This article was originally published by Inside HR
By Amantha Imber
Feburary 15, 2019
There are five drivers of cultures of innovation, according to Dr Amantha Imber, who explains that HR has an important role to play in this process
Does your business have a culture in which innovation thrives? Are people challenging the status quo and being encouraged by leaders to take risks in pursuit of innovation? Or is the opposite true, whereby people don’t take time to listen to new ideas and suggestions? Building a culture of innovation is hard work.
However, scientific research into how to create a thriving culture of innovation is both plentiful and precise. Following are five of the most impactful drivers of a culture of innovation.
1. Challenge – and finding the right level of it.
Research has shown that feeling a strong sense of challenge in one’s work is a critical driver of cultures of innovation. Challenge refers to people working on tasks that are complex and interesting – at the same time not overly taxing or unduly overwhelming. It is important that you don’t simply think about how to give people the biggest possible challenge.
Instead, you should ensure that the level of challenge you set is one that is achievable. On the flip side, setting tasks that people are able to complete with their eyes closed will not breed a culture where innovation thrives. Matching the level of challenge to an individual’s skill level is key to finding the optimal level of challenge. As a manager, take time to thoughtfully consider how you allocate tasks and projects to people. Ensure that you are matching these elements so that people feel a significant sense of challenge.
2. Risk-taking – and failure not being seen as a dirty word.
The notion of failure being unacceptable is one I have found resonates with many organisations. Failure is generally thought of as a dirty word, and something that gets swept under the carpet when it does rear its ugly head. But being able to acknowledge and learn from failure is a huge part of building a culture of innovation where risk-taking is tolerated and where innovation can thrive.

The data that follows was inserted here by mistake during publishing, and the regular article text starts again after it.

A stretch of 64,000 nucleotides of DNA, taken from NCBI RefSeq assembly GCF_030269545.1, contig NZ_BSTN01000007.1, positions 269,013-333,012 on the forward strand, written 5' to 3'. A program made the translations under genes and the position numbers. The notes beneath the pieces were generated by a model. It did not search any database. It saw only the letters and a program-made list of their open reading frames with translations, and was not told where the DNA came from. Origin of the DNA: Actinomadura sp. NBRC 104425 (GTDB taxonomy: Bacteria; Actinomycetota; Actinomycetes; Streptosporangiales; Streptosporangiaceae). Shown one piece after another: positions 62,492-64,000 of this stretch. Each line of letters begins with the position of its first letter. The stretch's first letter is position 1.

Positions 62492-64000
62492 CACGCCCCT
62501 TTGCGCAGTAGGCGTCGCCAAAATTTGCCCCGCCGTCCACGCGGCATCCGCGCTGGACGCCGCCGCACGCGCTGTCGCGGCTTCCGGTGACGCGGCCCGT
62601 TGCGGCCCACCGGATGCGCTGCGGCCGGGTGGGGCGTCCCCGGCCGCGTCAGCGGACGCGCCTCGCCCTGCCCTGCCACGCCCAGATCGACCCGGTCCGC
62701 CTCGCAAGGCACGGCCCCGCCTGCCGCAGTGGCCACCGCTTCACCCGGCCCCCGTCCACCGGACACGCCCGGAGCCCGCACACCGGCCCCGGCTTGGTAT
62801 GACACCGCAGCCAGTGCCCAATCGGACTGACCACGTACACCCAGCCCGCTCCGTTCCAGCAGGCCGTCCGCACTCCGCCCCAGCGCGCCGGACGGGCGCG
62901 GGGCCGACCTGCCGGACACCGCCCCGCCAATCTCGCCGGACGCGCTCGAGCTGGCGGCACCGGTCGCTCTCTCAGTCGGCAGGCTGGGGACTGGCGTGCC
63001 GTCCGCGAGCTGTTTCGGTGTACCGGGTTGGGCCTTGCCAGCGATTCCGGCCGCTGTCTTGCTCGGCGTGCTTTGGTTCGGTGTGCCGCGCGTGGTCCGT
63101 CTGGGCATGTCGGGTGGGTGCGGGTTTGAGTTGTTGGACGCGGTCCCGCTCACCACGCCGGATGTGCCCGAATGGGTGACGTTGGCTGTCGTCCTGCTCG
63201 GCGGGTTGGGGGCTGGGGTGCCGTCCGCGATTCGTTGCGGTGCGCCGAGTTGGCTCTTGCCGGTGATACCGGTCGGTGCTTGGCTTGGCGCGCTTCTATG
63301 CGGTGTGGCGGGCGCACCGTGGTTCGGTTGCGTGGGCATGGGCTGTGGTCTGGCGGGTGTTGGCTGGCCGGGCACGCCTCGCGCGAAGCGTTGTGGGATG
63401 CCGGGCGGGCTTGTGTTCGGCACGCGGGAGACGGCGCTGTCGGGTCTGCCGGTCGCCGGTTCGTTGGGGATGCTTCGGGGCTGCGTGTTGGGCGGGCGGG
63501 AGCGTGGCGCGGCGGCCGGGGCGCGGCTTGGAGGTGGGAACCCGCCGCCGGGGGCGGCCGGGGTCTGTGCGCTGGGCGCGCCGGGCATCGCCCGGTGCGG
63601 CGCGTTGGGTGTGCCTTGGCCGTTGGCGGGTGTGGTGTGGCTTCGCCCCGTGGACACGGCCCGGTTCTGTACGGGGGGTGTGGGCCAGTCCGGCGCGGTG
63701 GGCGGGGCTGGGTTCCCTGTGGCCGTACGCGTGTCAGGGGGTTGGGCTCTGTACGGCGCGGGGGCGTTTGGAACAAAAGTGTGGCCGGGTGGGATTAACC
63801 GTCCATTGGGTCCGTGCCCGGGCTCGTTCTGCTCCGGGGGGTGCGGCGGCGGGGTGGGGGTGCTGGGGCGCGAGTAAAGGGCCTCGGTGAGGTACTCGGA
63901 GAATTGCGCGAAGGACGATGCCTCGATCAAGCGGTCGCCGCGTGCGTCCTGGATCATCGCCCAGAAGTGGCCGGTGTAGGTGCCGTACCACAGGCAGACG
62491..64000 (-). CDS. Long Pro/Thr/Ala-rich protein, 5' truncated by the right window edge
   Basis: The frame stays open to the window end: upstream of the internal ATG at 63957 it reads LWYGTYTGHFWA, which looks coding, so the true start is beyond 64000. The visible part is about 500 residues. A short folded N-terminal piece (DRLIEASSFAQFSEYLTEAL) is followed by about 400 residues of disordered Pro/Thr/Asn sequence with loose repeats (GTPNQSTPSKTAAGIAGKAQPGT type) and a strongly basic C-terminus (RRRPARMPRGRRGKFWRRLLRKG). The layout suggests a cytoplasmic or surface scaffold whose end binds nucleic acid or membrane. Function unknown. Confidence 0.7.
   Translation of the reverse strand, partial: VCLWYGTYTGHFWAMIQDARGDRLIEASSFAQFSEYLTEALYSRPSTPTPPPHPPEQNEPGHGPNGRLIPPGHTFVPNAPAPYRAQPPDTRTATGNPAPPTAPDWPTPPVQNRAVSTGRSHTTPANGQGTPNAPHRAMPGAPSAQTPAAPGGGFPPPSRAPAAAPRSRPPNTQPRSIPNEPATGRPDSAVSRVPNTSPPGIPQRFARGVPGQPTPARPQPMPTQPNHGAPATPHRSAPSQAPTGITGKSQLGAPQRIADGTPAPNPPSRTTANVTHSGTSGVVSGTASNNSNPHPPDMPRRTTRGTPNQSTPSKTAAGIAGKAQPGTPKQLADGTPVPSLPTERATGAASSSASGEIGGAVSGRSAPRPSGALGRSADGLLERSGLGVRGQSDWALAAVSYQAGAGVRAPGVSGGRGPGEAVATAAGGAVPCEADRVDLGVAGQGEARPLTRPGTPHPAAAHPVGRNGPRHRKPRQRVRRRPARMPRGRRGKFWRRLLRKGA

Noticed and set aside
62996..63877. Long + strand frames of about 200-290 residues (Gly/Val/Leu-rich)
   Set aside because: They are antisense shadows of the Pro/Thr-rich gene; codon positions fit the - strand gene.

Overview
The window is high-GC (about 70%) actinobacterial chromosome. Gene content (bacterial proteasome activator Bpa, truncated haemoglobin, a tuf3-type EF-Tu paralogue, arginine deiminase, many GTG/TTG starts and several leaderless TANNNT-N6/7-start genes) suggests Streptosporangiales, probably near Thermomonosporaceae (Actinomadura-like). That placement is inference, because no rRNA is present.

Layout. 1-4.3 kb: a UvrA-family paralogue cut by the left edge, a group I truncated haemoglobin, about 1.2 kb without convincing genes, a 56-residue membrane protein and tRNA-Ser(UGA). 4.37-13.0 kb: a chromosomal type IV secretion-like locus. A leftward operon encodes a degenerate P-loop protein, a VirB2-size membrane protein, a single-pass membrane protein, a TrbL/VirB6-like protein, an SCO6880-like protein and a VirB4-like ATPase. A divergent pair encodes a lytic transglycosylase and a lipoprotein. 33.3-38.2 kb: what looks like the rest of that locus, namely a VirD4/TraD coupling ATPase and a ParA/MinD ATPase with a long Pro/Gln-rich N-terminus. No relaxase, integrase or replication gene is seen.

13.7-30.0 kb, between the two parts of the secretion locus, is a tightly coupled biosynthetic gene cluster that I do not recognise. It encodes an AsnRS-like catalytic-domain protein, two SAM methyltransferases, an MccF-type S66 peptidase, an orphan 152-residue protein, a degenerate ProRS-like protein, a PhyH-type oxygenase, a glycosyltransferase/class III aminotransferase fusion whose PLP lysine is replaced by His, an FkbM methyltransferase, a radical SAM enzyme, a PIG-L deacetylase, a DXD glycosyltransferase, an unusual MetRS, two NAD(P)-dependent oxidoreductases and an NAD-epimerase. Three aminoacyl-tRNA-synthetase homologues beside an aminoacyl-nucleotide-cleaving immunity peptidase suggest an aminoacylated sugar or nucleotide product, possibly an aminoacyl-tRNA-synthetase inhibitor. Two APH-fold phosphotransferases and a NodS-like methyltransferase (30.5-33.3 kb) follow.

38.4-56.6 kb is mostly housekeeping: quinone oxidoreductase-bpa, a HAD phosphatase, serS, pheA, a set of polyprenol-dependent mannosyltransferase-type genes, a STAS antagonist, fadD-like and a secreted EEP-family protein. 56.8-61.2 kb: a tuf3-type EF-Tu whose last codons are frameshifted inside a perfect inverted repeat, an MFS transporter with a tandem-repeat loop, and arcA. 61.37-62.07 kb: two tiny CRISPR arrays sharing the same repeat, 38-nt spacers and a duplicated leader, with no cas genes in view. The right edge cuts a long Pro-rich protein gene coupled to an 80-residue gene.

As a leader, think about ways you can signal that risk-taking is an acceptable part of business. Talk openly about failures and what can be learnt from them with your team.
3. Experimentation before implementation.
When thinking about how your company approaches innovation, ensure that experimentation is a mandatory step. Rather than just going straight from idea to implementation, you should first run experiments. This involves setting hypotheses as to why you believe an idea will add value to the customer and creating a minimum viable product (MVP) – the most basic version of the idea that will still allow for learnings.
You can then set up an experiment to test your hypotheses using the MVP and based on the results, iterate or change course accordingly. Experimentation is a very effective way to help reduce the risk of new innovations and is a key element of a thriving culture of innovation.
4. Autonomy – loosening the reigns.
Many researchers have found that creativity is dramatically enhanced when people are given the freedom to decide how they do their jobs. When people feel as if they have a choice in how things can be done they are significantly more likely to engage in trial and error and, through this, find more effective ways of doing things.
Just be sure to set clear goals, as the autonomy effect is strongest when people are clear on what you want them to achieve.
5. Debate – and welcoming all views.
One of the factors that has been identified as critical for creating a culture of innovation is ensuring that different points of view are encouraged and that ideas are regularly debated. Lead by example and encourage others to debate and discuss ideas that you bring to the table – actively encouraging different viewpoints will strengthen your innovations significantly.
In addition, avoid the temptation to recruit people who are just like you – doing so will only discourage debate and encourage homogeneity of thinking.